“This tastes really good.” Garai said and took bite a chunk of fish.

“Yeah, almost as good as my sister’s fish tacos,” Maria said.

Alima was glad that everyone was enjoying dinner, everyone except Victoria. Victoria hadn’t taken a bite.

“What’s wrong?” Alima asked.

“I’ve been thinking about the story you told me on our trip to your kingdom. What ever happened to the boy?”

“A boy?” Maria giggled. “This must be interesting.”

“I’d also wondered what you were doing at the United States at the time. Didn’t you say you were from the Arabian sea?”

This time Garai stopped eating and payed attention.

“It was a long time ago. It’s not important now.” Alima said and finished eating her fish.

Maria put her arm around Alima and said jokingly, “Come on now, I’m sure abuela Alima has some interesting stories, spill.”

“Fine,” Alima said. Her shoulders slumped because even his memory was a heavyweight in which she was forced to carry around her for all eternity. It crushed her body and her heart.

“I did get to see him again.”

Ever since Alima’s first encounter with him, Alima would swim as often as she could from her large pod in Arabia to the northern Atlantic waters of the Thirteen Colonies of the U.S. She didn’t know why she wanted to see him so badly. It was partly out of her curiosity and confusion on why a human would aid her. But alas, each time she swam there, she was disappointed that she could not find him. Had he forgotten her already? Or was the boy too scared to ever come back to the docks? It wasn’t until ten long years later Alima finally saw him again. And this time, it was he who found her.

Alima was hiding under the docks again. She had traveled far and wide just to reach there, but again, she saw no signs of him. She sighed and before she was about to dive back into the waters to get back to her homewaters, a friendly familiar voice greeted her.

“Hello there,” the boy said.

Alima quickly turned around and saw that it was a boy. It was the same boy that had rescued her ten years before. Alima’s eyes widened at the sight of him and she quickly submerged her body underwater. The boy kneeled on his knees on the wooden dock and lowered his head to speak directly to the waters. He knew she was still there.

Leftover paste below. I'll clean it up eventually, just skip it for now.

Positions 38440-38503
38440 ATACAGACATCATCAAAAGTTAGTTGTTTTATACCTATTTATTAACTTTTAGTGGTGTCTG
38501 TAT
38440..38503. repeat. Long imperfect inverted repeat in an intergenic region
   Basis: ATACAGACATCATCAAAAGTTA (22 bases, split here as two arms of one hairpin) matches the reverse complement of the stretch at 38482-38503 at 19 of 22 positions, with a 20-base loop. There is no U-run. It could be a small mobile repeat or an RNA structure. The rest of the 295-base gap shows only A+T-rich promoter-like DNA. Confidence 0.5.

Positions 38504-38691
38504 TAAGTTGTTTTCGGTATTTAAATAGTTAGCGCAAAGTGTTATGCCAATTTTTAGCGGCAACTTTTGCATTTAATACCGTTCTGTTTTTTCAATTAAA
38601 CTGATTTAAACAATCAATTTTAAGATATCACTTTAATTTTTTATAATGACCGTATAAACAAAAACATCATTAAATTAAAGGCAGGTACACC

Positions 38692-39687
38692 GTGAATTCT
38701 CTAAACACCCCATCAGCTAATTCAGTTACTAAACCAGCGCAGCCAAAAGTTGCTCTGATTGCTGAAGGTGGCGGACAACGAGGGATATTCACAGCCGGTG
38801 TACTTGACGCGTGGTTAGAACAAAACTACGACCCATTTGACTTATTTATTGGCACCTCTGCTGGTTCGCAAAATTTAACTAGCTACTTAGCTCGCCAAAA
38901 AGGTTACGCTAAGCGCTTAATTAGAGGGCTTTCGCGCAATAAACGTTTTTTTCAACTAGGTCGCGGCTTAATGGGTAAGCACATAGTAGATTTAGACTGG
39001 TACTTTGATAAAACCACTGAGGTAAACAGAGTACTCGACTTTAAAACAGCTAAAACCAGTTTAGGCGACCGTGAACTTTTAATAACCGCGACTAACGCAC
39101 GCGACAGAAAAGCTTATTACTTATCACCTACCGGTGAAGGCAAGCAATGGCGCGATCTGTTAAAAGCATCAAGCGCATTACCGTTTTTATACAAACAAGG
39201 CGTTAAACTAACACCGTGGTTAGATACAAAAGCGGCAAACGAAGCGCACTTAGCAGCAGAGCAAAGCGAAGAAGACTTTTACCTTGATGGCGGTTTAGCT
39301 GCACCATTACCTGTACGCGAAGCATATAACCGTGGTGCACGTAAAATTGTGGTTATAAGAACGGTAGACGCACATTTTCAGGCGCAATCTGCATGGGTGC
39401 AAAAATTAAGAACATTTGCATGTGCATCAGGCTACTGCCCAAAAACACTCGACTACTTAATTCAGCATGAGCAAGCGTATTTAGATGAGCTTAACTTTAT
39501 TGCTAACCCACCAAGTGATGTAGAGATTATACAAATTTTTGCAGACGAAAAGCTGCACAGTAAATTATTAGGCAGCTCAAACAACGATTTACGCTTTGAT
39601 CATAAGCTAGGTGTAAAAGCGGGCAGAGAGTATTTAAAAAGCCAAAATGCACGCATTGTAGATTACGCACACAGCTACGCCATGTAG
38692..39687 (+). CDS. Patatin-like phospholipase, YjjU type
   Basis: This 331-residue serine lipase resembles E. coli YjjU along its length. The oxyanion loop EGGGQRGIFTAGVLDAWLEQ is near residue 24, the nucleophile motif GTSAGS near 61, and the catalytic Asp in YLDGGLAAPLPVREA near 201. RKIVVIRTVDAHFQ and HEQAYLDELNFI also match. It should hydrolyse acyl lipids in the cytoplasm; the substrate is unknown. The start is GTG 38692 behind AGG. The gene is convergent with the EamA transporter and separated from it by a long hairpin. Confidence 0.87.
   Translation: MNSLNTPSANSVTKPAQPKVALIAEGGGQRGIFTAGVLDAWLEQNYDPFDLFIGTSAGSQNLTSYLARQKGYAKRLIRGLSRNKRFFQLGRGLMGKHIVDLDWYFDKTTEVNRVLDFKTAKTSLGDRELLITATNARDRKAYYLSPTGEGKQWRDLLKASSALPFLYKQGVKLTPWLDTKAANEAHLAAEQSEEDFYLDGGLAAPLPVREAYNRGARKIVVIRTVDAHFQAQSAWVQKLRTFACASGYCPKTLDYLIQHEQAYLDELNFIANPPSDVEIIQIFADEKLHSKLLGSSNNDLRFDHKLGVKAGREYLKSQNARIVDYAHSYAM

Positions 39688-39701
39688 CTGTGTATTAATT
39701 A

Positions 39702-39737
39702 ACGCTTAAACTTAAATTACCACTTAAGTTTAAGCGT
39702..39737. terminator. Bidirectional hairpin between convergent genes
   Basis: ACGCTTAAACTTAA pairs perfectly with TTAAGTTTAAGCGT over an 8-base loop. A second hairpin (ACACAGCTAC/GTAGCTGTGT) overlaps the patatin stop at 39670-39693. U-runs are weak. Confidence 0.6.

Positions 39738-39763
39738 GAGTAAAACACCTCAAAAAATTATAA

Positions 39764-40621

“You have nothing to fear. It is I who should fear you.”

Alima rose from the waters. Their faces met an inch away from each other, and her wet nose met up with hiswarm nose. The boy had changed. He grew tall and strong. His brown hair had grown and was tied back in a pony-tail. His face grew longer too and sharper. But the best thing about him was that his eyes hadn’t changed, they were still the same as she had remembered them, deep blue and thoughtful. He had became a handsome young man.

“Do you remember me?” He asked.

Alima couldn’t understand a word he had said and cocked her head to the side in wonder.

“Right,” the boy laughed. “You can’t understand me, you don’t know english. Well then,” he pointed to himself and said, “I’m Matthew.” He made sure to enunciate his name slowly and clearly. “MA-THUHH-EW.”

Alima tried to say his name. “Maa...Maathh...Maatheww.

Matthew nodded. “That’s very good. How about you?” Alima gave him another confused look and he said more slowly, “Yooouur naaamme.” Matthew pointed to himself first and said, “Me. Matthew. You?”

Alima had a hunch at on what he was asking her and she said, “Alima.”

“You have a very beautiful name.” Alima’s tail swooshed gently in the waters. She didn’t completely understand everything that he said but she loved it. Alima’s eyes darted to his unusual clothes. He was wearing a blue coat with a starched white shirt. And with his khaki trousers he wore long black boots. On his head, he wore a black hat. Alima tugged on his blue coat and Mathew said,